Wednesday, September 12, 2012

The Royal Philharmonic Orchestra and Jamaican Exclusivism

Why does everything in Jamaica have to be just so exclusive it is essentially counter-productive? I happen to love the Royal Philharmonic Orchestra and a dream of mine is to get the chance to see them perform live. I just heard this morning that the Royal Philharmonic Orchestra has arrived in the island to perform at two venues, one in Mandeville and the other in Kingston. What bothers me is these performances are to be held on the 13th (tomorrow) and the 17th of September. Talk about short notice. An event of this calibre should have been advertised the minute it was conceptualised. I understand the space constraints that we have with no venues available here being capable of ideally accommodating a performance of that nature.

I would have been happy to go to both concerts had I known about it earlier and had the opportunity to plan for it, but such short notice makes this event irrelevant (to me at least). What has "got my goat" or my "jaw tight, tight, tight" is the fact that the inner circles of which the organisers and planners are members knew about it all along and were able to get those who they think are more deserving of such a privilege the opportunity to see them perform (whether they appreciate it or are able to relate is not what we are here to discuss). What really upsets me is that we have evidence time and time again that the real creativity and the real movers and shakers in our society are not who we consider the "people of substance" but regular Jamaicans with talent.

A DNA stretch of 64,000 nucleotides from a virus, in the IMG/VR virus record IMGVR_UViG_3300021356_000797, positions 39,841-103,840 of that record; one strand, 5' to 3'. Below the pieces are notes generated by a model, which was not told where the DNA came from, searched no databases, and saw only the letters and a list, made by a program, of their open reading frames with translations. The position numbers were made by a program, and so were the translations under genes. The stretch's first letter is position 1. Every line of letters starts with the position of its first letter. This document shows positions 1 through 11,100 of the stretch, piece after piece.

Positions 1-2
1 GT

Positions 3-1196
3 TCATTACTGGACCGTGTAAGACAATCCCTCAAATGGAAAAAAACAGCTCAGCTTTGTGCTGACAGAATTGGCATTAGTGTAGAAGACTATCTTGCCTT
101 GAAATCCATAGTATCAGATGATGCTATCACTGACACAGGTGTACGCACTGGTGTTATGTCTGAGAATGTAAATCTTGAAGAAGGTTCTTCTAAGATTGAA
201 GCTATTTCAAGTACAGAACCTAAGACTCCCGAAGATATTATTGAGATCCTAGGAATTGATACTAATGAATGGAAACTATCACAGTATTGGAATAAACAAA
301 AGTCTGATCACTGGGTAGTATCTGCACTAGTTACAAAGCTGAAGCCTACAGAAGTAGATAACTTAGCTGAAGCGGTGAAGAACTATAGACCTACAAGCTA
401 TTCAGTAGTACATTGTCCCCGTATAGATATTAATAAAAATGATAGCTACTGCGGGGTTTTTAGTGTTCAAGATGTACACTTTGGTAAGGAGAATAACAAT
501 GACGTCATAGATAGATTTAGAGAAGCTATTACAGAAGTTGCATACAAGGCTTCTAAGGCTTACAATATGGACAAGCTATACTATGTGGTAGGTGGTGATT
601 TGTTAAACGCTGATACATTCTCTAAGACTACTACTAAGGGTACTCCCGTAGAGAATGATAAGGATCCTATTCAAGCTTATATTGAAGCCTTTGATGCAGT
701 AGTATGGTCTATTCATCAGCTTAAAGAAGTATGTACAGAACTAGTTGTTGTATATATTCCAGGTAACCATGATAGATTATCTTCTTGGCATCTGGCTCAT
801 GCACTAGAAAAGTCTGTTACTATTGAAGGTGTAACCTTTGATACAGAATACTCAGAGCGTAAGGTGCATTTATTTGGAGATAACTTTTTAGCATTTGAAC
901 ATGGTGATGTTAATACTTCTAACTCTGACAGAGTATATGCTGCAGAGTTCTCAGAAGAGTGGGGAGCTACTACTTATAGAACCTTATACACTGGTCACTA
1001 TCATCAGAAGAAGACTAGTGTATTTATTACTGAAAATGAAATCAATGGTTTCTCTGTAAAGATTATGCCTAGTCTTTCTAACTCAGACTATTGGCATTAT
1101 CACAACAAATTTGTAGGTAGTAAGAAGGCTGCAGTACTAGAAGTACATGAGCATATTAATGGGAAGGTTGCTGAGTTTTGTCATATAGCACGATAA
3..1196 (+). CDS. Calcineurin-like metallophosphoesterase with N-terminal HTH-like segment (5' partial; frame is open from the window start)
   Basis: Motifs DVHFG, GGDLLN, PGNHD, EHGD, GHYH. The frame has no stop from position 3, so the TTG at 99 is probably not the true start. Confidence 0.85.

I believed and have seen enough evidence to conclude that such practices of cronyism and nepotism stands only to water down an art form or a practice or whatever, if the determinants are solely because you know somebody or "have clout" then having talent is "neither here nor there." This stands to stifle creativity and water-down quality. It is essential that we integrate all of society in whatever practices we may have, wider exposure presents a greater talent-base from which the best can be selected - I need not point this out because this is common-sense, but then again, the decision-makers seem to be devoid common sense and as a country we will only suffer for it.

Those who plan and organise these things wouldn't know talent if it hit them in the face wearing a T-shirt that said "I am talent." It hurts to see some talentless people hogging the spotlight just because they "know people" or " have money" when the people with real talent are left to languish in poverty and non-exposure. Jamaica would be so much better if those who deserve better were given exactly that!!!